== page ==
New Zealand’s Legislative Response to Terrorist’s Attack

Photo courtesy of Pixabay.

By: Elizabeth Fitch, Staff Writer


On March 15, 2019, “the nation witnessed a terrorist attack that demonstrated the weakness of New Zealand’s gun laws,” Prime Minister of New Zealand Jacinda Ardern stated.[1] A self-proclaimed white supremacist stole the lives of fifty people at two mosques using two legally purchased semi-automatic rifles modified with 30-plus round magazines, essentially turning them into military-style semi-automatic weapons.[2] A mere six days after the tragedy, gun laws are changing – legislation is currently being drafted and Ardern expects the new laws to take effect by April 11, 2019.[3]

The nation now mourns fifty lives; mountains of flowers, candles, handwritten messages, and memorials fill the streets of the country.[4] “This is your home and you should have been safe here,”[5] grievers write.

Ardern is now leading New Zealand in a fight against prejudice. She has criticized social media companies for allowing and amplifying extremism, made sure that people know that New Zealand is a place where there is no tolerance for racism[6] , and most notably, announced a ban on all military-style assault rifles and ammunition.[7]

Though these changes are meant to lead the country in a positive direction, commentators have mentioned it can be difficult to see how the country can feel safe without some changes internationally: “We need to understand American laws because they affect us.”[8] Issues such as guns, racism and tech platforms are no longer limited to the United States. “Now it wounds the world,”[9] commentators state. As the right to bear arms is safeguarded in the Constitution, Americans remain deeply divided on the issue.[10] “There is hard work to be done for that to change… what New Zealanders want is for Americans to learn from others, for globalization to go the other way, even if it means limitations on fundamental American freedoms.”[11]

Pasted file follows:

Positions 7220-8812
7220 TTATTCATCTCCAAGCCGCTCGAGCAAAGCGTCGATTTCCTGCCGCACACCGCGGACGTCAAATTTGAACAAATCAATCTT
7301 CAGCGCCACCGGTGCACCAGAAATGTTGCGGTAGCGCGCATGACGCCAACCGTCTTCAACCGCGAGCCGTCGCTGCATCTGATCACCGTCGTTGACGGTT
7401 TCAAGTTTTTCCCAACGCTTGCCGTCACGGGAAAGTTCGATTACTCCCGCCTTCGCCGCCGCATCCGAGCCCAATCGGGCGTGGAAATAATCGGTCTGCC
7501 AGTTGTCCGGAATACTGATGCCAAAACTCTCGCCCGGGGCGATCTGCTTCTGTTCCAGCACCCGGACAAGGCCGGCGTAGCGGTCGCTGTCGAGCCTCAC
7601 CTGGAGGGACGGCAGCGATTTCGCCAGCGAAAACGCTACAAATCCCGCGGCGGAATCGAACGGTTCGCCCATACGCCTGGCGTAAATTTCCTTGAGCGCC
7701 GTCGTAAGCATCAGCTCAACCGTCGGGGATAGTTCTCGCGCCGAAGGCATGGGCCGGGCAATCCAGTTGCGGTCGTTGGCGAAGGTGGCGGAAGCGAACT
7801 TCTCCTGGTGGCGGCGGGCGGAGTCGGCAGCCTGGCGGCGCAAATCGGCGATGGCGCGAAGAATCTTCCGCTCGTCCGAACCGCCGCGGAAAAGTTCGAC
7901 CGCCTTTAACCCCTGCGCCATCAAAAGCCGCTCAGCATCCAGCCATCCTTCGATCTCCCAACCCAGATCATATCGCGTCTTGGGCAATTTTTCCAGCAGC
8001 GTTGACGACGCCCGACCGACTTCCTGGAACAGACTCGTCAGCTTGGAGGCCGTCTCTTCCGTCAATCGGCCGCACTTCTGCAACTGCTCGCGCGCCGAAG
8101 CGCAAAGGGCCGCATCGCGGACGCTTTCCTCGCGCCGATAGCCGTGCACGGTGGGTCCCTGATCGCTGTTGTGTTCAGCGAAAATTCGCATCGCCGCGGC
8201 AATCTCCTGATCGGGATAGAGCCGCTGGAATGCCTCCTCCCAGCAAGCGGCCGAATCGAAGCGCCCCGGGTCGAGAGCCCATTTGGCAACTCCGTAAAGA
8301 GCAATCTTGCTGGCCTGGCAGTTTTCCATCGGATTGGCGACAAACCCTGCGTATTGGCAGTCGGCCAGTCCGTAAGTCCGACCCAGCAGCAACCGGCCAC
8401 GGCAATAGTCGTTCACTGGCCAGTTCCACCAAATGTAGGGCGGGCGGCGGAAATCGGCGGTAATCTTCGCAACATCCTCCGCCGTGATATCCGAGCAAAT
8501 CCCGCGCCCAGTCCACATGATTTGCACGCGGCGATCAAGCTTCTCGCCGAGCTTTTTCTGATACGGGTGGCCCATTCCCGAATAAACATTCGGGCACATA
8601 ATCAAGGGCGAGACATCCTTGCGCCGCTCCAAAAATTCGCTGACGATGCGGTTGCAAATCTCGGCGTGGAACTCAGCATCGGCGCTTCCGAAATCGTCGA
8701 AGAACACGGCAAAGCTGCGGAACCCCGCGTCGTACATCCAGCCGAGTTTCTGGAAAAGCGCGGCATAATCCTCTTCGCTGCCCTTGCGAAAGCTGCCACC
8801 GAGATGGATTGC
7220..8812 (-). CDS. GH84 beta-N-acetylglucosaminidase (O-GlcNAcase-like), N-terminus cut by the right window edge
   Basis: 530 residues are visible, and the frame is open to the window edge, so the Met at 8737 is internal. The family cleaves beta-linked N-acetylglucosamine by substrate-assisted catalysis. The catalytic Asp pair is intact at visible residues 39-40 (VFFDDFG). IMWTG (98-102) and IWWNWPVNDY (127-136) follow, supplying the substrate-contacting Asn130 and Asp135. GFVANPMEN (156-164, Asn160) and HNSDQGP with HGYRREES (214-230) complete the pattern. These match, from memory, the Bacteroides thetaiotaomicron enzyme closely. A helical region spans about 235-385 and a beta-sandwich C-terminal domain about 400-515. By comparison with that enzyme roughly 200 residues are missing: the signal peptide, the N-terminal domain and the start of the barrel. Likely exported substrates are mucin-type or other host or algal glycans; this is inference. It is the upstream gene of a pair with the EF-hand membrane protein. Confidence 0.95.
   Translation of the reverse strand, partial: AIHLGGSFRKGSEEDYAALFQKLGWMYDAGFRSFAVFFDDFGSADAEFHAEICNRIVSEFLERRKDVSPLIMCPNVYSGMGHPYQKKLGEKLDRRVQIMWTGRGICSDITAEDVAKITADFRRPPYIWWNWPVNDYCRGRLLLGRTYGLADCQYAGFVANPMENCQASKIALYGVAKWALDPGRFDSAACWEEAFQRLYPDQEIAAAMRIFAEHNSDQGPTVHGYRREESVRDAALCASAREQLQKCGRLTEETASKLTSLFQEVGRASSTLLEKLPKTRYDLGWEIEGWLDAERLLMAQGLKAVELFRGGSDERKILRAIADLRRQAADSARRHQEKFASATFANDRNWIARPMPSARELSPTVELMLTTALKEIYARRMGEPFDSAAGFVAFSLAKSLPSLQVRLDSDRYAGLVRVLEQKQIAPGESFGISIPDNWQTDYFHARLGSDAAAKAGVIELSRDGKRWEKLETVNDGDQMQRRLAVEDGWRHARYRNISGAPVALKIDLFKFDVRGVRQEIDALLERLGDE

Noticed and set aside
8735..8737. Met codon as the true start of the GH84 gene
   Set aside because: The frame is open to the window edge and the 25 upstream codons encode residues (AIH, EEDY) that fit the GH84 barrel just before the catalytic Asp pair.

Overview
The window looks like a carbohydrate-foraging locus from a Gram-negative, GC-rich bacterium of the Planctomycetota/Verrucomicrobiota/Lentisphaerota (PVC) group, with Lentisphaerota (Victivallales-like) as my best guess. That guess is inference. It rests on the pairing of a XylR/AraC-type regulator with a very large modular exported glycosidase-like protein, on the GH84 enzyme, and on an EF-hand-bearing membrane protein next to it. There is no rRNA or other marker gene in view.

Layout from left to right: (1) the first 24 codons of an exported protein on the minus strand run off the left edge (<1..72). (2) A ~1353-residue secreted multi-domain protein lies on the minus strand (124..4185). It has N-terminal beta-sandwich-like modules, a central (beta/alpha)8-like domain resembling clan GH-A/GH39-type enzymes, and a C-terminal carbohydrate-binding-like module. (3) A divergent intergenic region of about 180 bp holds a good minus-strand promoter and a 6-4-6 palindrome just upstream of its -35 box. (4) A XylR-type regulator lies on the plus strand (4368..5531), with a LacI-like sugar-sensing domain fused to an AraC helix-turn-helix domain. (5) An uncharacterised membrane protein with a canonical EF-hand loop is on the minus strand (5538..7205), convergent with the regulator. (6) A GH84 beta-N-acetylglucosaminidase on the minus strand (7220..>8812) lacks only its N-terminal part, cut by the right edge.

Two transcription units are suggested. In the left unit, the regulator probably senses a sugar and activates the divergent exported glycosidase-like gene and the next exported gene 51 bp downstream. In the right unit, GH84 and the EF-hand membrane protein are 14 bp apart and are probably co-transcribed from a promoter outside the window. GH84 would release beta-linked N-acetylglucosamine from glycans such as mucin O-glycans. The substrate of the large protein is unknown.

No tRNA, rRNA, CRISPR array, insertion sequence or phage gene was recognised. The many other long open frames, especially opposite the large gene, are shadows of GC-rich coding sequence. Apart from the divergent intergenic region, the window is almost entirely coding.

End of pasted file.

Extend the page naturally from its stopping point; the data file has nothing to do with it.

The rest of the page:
Before the shooting, according to the Council of Licensed Firearms Owners, all gun owners in New Zealand needed a license, which one could obtain as young as the age of sixteen, but the weapon itself did not need to be registered with the authorities.[12] Of the 3.9 million New Zealanders eligible for gun licensure, 238,000 — only six percent — have a firearm license.[13] Now, those possessing assault weapons will have to remit them to the government. The guns will eventually be destroyed.[14] The New Zealand Cabinet will be implementing a buyback plan, and there will be strictly regulated exemptions for hunters and farmers.[15] “I strongly believe that the vast majority of legitimate gun owners in New Zealand will understand that these moves are in the national interest, and will take these changes in their stride,” Ardern says. A former semi-automatic rifle owner eagerly agreed: “On the farm they are a useful tool in some circumstances, but my convenience doesn’t outweigh the risk of misuse. We don’t need these in our country.”[16] New Zealand is not the only country to react this way after such a horror. Both Australia and Britain have reformed their gun laws in response to mass shootings.[17]

Ardern made sure to note that gun ownership is “a privilege and not a right” in New Zealand.[18] As the country comes together to mourn the loss of fifty of their own, the New Zealand government is doing everything it can to make sure this never happens again. American progressive voices have declared that thisis what leadership looks like.[19] Ardern leads the country into the future on a determined note: “Our history changed forever. Now, our laws will too.”[20]

























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